I Am Legend, the third and latest cinematic embodiment of Richard Matheson’s 1954 science fiction/horror novel of the same name (the first two being 1964’s The Last Man on Earth and 1971’s The Omega Man), was a project that had been laying around Hollywood almost as long as its lead, Will Smith, has had a film career. Over the past two decades, directors among the likes of Ridley Scott, Michael Bay, Guillermo Del Torro and Rob Bowman and stars such as Tom Cruise and Arnold Schwarzenegger were either approached to join or attached to the project at one point or another.
Despite the talent connected and thanks to budgetary and script issues, I Am Legend remained a permanent resident in the development hell department of Warner Brothers Studios. That is until a few years ago when Akiva Goldsman was hired to produce the film and rewrite Mark Protosevich’s screenplay adaptation, Francis Lawrence was picked to direct and Smith, previously pegged to star when Bay was going to direct, was locked in as its star.
Being the big fan that I am of The Omega Man, any sort of revision would be looked upon with fanboy contempt. When I had heard that the writer of Batman and Robin and the director of the dreadful Constantine were the driving forces behind the new version, contempt turned into fear and dread. Fear that a couple of hundred million dollars would be poured into yet another empty remake high on visual effects and low on character and story, and dread that I would be exposed to a film as boring as the duo’s last collaboration (that would be Constantine). Much to my surprise though, I Am Legend isn’t dreadful. In fact, it’s actually pretty darn good.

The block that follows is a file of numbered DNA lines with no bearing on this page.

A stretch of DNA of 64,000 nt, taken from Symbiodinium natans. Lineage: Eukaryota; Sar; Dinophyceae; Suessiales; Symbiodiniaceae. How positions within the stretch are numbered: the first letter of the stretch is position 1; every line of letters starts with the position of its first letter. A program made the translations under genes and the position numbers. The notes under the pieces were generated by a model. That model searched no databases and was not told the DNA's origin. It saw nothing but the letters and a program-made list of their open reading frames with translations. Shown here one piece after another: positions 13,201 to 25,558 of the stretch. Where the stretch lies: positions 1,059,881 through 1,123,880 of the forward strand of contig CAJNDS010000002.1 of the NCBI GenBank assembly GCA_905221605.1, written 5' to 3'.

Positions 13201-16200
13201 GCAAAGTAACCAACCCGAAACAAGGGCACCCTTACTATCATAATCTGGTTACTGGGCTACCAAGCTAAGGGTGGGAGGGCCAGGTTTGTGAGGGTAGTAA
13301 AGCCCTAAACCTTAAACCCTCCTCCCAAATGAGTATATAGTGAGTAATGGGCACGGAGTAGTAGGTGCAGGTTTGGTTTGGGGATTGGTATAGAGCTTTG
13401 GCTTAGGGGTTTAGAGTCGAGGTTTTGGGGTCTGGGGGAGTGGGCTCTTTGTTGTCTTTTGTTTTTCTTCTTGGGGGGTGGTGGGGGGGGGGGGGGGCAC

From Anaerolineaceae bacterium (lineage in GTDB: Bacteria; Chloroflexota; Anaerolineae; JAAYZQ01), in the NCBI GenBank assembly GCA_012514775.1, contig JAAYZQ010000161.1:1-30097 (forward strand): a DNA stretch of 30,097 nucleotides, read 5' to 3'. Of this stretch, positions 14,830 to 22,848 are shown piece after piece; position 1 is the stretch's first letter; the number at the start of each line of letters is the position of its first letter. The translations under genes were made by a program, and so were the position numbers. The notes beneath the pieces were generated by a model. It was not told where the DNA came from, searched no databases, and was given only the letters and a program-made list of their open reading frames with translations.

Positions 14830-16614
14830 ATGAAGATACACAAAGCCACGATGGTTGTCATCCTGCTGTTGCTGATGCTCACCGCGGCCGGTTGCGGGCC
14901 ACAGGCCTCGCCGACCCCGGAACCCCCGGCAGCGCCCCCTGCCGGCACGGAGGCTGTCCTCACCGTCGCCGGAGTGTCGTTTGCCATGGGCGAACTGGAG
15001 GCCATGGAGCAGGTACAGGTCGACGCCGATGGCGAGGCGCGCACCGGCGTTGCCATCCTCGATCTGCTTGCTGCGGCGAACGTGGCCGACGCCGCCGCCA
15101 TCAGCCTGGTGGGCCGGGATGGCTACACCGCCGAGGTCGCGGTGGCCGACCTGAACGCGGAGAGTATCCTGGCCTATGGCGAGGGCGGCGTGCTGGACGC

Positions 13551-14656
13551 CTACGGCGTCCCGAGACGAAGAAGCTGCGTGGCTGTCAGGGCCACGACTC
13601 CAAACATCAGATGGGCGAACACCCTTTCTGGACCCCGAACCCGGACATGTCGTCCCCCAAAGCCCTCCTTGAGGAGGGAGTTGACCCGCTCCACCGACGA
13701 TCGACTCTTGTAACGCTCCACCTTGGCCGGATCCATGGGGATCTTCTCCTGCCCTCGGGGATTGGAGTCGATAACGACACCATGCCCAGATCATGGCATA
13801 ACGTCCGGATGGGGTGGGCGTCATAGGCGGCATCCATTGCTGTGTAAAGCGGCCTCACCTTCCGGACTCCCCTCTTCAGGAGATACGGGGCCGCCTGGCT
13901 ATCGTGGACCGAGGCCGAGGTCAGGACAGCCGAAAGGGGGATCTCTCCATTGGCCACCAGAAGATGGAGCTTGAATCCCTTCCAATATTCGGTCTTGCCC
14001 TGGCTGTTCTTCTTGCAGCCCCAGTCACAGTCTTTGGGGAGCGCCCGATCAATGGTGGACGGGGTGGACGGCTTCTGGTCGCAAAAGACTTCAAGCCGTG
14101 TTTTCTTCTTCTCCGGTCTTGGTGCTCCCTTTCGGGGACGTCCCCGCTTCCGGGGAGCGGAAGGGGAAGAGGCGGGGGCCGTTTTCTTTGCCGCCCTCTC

In the near future, a doctor (an un-credited Emma Thompson) proclaims on television that via a genetically re-engineered measles virus, the cure for cancer had been discovered and been administered to over 10,000 people so far. Unfortunately, the miracle cure turns out to be a curse as over the course of the next three years, the virus has mutated into a lethal airborne strain that has killed most of the human race and turned the remainder of the survivors into a group of mutants who have an aversion to bright light.
Cut to three years later. It is here that we meet Dr. Robert Neville (Smith), a military virologist who is immune to the virus and, at least in his mind, the last healthy person alive on the planet. Along with his dog, Samantha, Neville leads a solitary existence in Manhattan, hiding from the growing hordes of the infected (whom he refers to as ‘Dark Seekers’) in his heavily-fortified townhouse while continuing to use his own blood to create an antidote to save the Seekers. When Neville discovers a possible antidote, he captures a female mutant to test his discovery on, which sets off a chain of events that may cost Neville his life.